11 Phys211C5 p11 A simple accelerometer is made by suspending a weight by a string from the center of a level protractor. Given the mass m of the suspended object and the angle  that the string makes with respect to the vertical, determine the acceleration a. 

12 Phys211C5 p12 Friction opposes motion due to surfaces sticking together Kinetic Friction: surfaces are moving relative to each other a.k.a. Sliding Friction Static Friction: surfaces are not moving relative to each other. Static Friction prevents stationary objects from moving until sufficient force has been applied. Rolling Friction, etc Force of friction Applied Force

13 Phys211C5 p13 Coefficient of Friction Frictional forces depend upon how hard the surfaces are being pressed together -> force perpendicular to the surface = normal force (F N ) the types of surfaces that are in contact -> coefficient of friction Materialstatic:  s kinetic:  k wood on wood wood on stone steel on steel (smooth) rubber tire on dry concrete rubber tire on wet concrete steel on Teflon see also table 5-1

14 Phys211C5 p14 A 500 N crate is dragged by a rope across a horizontal surface. To start it moving takes 230 N of horizontal force. Once moving, it takes 200 N to keep it moving at constant speed. What are the coefficients of friction? What is the friction force if the crate is at rest and a horizontal force of 50 N is applied to it? What is the force necessary keep the crate moving at constant velocity if the rope is pulled at an angle of 30 o above the horizontal?

15 Phys211C5 p15 A chute is being built along which crates are to be slid down at constant speed. The coefficient of kinetic friction is  k. What angle should the chute make with respect to the horizontal? What is the acceleration of a moving crate if the angle is actually greater than this critical angle? 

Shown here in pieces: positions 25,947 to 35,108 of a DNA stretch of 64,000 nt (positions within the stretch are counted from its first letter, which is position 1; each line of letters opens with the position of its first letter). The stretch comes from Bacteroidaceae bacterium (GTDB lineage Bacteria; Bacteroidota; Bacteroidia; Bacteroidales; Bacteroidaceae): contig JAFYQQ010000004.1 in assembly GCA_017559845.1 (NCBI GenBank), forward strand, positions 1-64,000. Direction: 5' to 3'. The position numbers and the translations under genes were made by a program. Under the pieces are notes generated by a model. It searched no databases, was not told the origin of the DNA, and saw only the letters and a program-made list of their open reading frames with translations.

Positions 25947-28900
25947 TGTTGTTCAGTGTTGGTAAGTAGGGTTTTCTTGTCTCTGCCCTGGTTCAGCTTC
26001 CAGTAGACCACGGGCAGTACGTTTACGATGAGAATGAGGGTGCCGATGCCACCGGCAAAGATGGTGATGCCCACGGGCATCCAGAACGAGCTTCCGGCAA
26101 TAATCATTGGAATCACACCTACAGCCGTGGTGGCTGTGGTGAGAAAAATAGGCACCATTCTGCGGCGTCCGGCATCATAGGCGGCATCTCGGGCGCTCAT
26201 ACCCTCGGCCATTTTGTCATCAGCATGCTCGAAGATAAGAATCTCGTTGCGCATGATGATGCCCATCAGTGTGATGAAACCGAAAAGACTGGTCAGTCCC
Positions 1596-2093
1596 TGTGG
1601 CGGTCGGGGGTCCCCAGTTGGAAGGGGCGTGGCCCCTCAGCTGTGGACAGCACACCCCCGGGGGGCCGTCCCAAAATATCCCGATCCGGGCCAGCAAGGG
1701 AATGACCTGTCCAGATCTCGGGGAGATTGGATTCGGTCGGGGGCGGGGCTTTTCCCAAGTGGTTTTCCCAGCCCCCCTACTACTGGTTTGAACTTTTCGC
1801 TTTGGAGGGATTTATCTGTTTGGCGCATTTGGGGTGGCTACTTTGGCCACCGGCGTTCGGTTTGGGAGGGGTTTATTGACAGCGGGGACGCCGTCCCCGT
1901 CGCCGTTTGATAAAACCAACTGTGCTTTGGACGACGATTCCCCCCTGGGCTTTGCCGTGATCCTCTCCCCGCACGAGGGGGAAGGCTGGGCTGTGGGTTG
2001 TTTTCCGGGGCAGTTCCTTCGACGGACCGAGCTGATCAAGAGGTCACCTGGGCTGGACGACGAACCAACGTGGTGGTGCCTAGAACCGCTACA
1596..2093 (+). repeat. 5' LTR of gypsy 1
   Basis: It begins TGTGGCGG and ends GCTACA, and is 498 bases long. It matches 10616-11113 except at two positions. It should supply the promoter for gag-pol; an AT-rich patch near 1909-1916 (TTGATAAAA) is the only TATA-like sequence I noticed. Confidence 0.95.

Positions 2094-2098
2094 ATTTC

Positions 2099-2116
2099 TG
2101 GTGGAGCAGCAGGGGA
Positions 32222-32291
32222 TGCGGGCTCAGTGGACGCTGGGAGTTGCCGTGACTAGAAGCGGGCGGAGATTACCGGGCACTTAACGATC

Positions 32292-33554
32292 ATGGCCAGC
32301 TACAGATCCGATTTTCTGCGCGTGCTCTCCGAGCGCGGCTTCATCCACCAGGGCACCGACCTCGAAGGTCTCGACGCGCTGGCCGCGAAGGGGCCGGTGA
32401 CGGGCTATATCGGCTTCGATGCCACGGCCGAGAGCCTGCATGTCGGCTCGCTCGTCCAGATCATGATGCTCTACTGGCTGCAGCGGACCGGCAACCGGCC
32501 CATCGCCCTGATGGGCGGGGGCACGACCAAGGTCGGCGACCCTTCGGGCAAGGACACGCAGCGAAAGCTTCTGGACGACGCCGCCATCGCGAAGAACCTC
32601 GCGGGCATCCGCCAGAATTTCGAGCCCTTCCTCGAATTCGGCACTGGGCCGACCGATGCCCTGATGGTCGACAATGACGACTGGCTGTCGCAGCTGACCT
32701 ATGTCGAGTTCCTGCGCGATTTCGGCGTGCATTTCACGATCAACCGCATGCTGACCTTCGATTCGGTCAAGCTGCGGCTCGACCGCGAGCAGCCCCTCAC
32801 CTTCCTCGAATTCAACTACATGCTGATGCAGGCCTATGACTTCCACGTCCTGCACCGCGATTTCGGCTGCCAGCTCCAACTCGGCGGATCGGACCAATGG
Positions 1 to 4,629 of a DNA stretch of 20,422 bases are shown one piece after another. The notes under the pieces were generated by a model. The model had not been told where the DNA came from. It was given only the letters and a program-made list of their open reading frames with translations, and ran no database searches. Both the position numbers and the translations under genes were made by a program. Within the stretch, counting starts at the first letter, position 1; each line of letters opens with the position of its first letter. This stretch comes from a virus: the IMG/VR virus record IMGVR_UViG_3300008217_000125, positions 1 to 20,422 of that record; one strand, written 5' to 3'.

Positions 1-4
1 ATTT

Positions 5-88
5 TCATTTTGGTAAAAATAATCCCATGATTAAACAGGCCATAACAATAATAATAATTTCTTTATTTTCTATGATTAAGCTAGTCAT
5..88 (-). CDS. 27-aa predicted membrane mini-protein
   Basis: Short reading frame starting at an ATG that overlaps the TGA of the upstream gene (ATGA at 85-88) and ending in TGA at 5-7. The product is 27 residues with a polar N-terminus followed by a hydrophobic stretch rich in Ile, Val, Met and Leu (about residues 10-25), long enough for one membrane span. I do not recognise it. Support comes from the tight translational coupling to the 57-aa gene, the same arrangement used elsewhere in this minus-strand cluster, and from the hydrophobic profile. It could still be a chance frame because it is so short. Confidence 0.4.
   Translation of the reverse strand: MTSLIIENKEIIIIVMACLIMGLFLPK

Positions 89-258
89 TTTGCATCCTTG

16 Phys211C5 p16 Fluid resistance: force on a body moving through a fluid (gas/liquid) always opposes motion low speeds: force is proportional to speed f  v f = k v : k depends upon fluid, geometric size/shape of body high speeds: force is proportional to speed 2 f  v 2 f = D v 2 : D depends upon fluid, geometric size/shape of body terminal velocity:

17 Phys211C5 p17 Dynamics of Circular Motion recall now apply F rad = m a rad A.300 kg mass revolves uniformly on a frictionless horizontal surface. The mass is attached to a.140 m cord tied to a pin at the center of the circle. What is the tension in the string if the mass makes 2.00 revolutions per second?

18 Phys211C5 p18 A conical pendulum consists of a mass m suspended from a fixed length L of string. The mass swings in a horizontal circle so that the string always makes an angle  with respect to the vertical. How are the speed and the period related to the parameters specified above? 

19 Phys211C5 p19 phys A circular curve of radius R is to have a flat roadbed. The coefficient of static friction between the tires and the road is  s. What is the maximum speed v max, the car can go around the corner without slipping?

20 Phys211C5 p20 phys A circular curve of radius R is to have a banked roadbed so that for a speed v, the car will not need any force of friction to make the curve. Relate the angle of bank to the speed of the car and radius of the curve.

21 Phys211C5 p21 Motion in a Vertical Circle mass on a string minimum speed speed increasing maximum speed speed decreasing r h = 2r At the top: At the bottom: Critical speed: speed at top at which string goes slack (T=0) + applications to amusement park physics

22 Phys211C5 p22 Fundamental Forces Gravitation (interaction between masses) Electromagnetism (interaction between charges) unified force: electrostatics + magnetism + … for interacting protons, 35 orders of magnitude stronger than gravity Strong Interaction (aka the Strong Nuclear force) short range Weak Interaction (aka the Weak Nuclear force) further successful unification: Electroweak theory Strong + Electroweak = Grand Unified Theory (GUT) all four unified = Theory of Everything (TOE)